Border still tense as India, Pakistan try to keep peace process on track
Despite the sneak-attack from across the Line of Control that left two jawans mutilated and strained India-Pakistan relations severely, New Delhi is working overtime to keep the peace process alive. Jayanth Jacob reports. Pak alleges Indian troops killed their soldier |delhi Updated: Jan 11, 2013 13:05 IST
Despite the sneak-attack from across the Line of Control that left two jawans mutilated and strained India-Pakistan relations severely, New Delhi is working overtime to keep the peace process alive.
Meanwhile, yet another ceasefire violation was reported on Thursday in the Poonch sector in Jammu and Kashmir, the scene of Tuesday's attack. Pakistan said it lost a soldier in an exchange of fire. It accused the Indian side of provoking a border clash, which was rejected by the Indian Army.
Positive statements about peace, however, are emanating from Pakistan also, with foreign minister Hina Rabbani Khar saying in Islamabad: “Both the countries will show their commitment to correct (the situation).”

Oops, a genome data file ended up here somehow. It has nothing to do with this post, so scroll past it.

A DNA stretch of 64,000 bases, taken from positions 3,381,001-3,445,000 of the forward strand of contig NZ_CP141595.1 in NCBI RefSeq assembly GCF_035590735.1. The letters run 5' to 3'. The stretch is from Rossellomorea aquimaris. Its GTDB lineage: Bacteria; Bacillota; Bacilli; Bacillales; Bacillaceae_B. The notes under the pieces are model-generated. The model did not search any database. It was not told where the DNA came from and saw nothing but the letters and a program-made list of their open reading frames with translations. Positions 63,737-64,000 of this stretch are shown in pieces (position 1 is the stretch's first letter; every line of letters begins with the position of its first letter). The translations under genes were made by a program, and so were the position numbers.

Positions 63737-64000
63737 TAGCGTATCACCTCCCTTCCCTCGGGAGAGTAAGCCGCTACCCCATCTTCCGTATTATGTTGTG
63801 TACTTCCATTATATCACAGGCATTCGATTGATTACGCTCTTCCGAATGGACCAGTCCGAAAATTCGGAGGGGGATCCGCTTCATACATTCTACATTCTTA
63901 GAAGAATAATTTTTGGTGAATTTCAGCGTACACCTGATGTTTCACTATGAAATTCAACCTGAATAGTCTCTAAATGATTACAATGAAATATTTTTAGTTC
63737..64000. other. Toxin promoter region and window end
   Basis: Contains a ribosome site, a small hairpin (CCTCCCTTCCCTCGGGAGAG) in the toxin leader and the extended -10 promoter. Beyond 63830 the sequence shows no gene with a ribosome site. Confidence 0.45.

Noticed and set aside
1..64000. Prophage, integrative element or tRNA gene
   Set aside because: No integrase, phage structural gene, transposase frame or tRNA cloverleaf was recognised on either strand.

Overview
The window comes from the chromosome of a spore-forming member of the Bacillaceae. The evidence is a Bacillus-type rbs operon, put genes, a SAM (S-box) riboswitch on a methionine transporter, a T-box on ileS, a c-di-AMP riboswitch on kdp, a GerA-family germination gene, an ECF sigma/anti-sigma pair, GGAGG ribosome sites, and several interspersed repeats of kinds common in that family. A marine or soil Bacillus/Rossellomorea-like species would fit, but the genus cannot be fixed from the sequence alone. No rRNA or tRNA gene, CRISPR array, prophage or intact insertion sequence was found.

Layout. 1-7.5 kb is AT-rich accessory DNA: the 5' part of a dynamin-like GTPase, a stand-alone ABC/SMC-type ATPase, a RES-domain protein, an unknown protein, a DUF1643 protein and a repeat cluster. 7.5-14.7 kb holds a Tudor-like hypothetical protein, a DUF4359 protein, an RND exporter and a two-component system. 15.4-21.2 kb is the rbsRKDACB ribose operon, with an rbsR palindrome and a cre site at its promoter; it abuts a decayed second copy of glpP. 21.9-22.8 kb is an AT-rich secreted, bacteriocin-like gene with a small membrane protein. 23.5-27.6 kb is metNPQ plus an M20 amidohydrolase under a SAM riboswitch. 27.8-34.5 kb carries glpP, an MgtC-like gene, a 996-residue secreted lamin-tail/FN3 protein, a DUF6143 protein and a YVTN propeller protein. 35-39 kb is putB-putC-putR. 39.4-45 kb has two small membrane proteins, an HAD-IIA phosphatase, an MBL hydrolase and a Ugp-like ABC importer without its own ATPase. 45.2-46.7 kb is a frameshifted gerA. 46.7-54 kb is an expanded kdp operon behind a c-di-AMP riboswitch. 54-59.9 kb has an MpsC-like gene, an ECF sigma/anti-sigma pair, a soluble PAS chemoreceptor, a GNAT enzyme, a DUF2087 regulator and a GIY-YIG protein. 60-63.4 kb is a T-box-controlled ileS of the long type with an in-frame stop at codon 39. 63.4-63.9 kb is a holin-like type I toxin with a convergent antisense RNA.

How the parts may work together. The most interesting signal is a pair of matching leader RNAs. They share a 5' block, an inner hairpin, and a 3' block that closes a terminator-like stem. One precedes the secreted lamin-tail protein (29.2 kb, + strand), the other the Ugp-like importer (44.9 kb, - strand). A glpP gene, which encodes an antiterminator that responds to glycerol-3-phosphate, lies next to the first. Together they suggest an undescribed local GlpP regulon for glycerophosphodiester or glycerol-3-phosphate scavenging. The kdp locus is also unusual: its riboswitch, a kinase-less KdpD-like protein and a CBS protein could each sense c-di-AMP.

Indian foreign minister Salman Khurshid said on Wednesday: “We cannot and must not allow the escalation of any unwholesome event like this…. We have to be careful that forces attempting to derail all the good work are not successful.”
Indian officials said efforts were on to defuse the tension, with director generals of military operations (DGMOs) and divisional commanders of both the countries were in constant touch to sort out the differences.
However, the strain in the ties is palpable. India told Pakistan that “repugnant and gruesome behaviour” of Pakistan army makes New Delhi draw “appropriate conclusion” about Pakistan's “desire” for bilateral ties.
Experts say it should be analysed as to why Pakistan army has done something that is unprecedented at this juncture. “There have been violations of ceasefire. But this is a very brutal incident that calls for strong protest,” said Lalit Mansingh, a former foreign secretary.
An Indian official said, “We have asked Pakistan to take action against those who did this (attacking and mutilating Indian soldiers). We need to give some time to them for that, after which we can think of the next course of action.”
But as part of the efforts to keep the peace process on the rails, home minister Sushil Kumar Shinde said on Thursday that the new visa agreement implemented in December last year would not be affected.